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April 2019
Author: Robert Hanneman

As I am writing this Soapbox, I am gazing out of the window at the winter wonderland in my backyard in western Montana. It is the beginning of March, and I have over two feet of snow at my house. In the 19 years that I have lived in Montana, I have never seen this much snow on the ground. It has pushed the animals into the low country. Having been able to spend some time on the winter range in western Montana, I can tell you that the animals appear to be in good condition. I just hope we get some warmer weather soon. If you are planning a spring bear hunt in the northwest, it may be wise to plan a hunt a little later because of the amount of snow we have had.

If you have been watching the moisture that has fallen across the West, you probably cannot wipe the smile off your face. Most of the West is well over 100% of its average snowpack with some areas at 200% of average. The states that are most affected by moisture are the desert states like Arizona, New Mexico, Nevada, and Utah. In 2018, all of these states had very poor antler growth due to the dry conditions the states experienced. This year, most of these states are all well above average, and in the desert states, moisture equals inches in horn growth. If these states continue to get moisture through April, 2019 is going to be one for the books. If you are anything like us at Huntin’ Fool, you are doing everything you can to get tags since this is shaping up to be a good year for horn growth.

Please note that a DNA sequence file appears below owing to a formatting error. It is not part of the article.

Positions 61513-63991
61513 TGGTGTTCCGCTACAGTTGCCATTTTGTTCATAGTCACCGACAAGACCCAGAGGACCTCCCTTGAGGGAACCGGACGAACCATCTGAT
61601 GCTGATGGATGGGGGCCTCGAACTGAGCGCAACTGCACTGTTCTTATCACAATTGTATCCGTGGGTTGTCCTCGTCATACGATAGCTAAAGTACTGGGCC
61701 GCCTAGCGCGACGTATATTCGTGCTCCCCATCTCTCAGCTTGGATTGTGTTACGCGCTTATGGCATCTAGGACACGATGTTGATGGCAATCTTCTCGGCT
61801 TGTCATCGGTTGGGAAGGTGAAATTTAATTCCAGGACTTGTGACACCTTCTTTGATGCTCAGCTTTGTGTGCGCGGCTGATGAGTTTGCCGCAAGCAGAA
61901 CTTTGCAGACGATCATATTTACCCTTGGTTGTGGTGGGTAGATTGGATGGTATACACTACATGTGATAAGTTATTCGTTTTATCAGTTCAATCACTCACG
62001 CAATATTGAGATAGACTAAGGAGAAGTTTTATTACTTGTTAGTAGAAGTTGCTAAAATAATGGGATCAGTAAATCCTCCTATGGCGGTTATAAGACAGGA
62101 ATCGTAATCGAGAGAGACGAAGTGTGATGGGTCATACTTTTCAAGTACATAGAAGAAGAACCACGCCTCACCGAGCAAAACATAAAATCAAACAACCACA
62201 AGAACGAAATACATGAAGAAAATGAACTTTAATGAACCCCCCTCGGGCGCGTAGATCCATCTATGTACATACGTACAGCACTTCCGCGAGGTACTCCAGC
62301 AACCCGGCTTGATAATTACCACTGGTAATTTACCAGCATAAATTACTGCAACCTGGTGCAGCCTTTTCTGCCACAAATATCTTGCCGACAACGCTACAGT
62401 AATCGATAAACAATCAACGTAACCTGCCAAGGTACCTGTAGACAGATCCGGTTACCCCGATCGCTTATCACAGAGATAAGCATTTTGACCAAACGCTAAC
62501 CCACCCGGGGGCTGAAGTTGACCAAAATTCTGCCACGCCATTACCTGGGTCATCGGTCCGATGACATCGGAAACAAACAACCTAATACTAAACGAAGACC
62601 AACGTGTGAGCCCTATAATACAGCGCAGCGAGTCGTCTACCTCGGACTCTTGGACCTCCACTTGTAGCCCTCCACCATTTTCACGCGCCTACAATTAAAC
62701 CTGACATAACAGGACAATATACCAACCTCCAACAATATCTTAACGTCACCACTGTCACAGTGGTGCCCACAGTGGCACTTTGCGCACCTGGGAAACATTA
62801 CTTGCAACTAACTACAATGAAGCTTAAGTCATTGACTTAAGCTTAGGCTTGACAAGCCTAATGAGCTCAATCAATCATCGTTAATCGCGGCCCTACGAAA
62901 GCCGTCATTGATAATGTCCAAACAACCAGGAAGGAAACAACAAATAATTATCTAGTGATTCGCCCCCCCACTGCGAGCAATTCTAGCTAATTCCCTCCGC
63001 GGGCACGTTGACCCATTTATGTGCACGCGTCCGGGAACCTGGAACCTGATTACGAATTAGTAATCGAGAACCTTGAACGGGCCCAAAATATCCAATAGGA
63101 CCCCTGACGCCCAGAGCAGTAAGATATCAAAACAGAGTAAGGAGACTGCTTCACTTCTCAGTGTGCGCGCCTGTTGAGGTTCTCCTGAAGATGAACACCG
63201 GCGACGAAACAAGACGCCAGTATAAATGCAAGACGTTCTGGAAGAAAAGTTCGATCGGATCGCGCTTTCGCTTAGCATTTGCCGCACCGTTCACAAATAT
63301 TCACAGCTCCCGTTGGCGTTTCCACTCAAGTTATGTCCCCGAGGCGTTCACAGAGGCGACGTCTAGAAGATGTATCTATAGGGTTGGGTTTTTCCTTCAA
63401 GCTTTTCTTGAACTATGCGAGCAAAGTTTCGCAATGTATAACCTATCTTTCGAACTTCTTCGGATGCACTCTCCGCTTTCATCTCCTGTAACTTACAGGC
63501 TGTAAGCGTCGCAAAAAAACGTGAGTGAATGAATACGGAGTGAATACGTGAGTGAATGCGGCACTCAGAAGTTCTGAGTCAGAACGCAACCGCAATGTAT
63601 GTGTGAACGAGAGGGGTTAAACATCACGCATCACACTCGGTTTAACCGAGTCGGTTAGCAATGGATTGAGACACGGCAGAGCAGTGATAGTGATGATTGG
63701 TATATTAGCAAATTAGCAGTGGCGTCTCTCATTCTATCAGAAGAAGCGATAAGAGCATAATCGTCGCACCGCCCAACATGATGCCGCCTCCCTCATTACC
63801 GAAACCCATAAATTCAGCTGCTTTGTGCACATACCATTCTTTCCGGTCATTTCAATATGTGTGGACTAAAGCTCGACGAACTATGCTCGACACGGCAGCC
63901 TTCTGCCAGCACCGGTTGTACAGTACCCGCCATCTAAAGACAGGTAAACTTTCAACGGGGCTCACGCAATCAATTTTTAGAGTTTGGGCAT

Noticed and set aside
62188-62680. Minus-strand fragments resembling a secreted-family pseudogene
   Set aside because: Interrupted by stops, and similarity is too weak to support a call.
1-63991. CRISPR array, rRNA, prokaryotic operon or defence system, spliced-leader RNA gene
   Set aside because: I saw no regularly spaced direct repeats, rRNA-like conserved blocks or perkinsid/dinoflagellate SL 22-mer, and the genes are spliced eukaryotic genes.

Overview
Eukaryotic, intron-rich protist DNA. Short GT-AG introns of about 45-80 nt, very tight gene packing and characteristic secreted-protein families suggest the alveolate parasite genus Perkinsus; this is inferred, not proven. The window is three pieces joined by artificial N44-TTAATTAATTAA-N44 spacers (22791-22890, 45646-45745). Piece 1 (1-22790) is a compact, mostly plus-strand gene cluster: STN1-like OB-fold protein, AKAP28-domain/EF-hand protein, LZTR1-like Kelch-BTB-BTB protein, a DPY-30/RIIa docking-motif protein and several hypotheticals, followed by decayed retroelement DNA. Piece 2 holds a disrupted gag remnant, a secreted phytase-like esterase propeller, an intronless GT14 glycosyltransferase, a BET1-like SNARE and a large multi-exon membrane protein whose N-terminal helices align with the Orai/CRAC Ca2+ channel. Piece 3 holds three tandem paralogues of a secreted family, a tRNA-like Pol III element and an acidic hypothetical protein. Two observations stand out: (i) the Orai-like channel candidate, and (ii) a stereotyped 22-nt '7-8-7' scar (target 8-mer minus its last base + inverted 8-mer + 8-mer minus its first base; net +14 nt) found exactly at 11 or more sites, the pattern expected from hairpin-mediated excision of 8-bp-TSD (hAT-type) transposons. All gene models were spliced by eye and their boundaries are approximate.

December 1st through the middle of May is the busiest time in the life of a Hunt Advisor. We work long hours and are on the phone all day long. We are also writing and researching our states sections long into the night. We are so busy this time of year that we don’t have time to hunt much during the winter. I realize most of you are thinking that this is the off-season, but I am dragging myself to work when I want to be chasing lions and wolves.

Over the New Year holiday, I was able to sneak out and spend some time in the woods trying to fill my Montana mountain lion tag. I had perfect snow conditions and turned up a great lion track. I was hunting with my good friend, Ben Wohlers, and we put our dogs on the track and the race was on. After a long hike following the dogs into some big country, I found myself staring up into a tree that held the cat I had been waiting a lifetime for. On January 1st, I cut my first tag of the year. I feel fortunate to have started 2019 off with a record book cat and look forward to seeing what else 2019 has to offer. Hopefully all of us will see at least one “Successful!” next to our names in the upcoming draw results.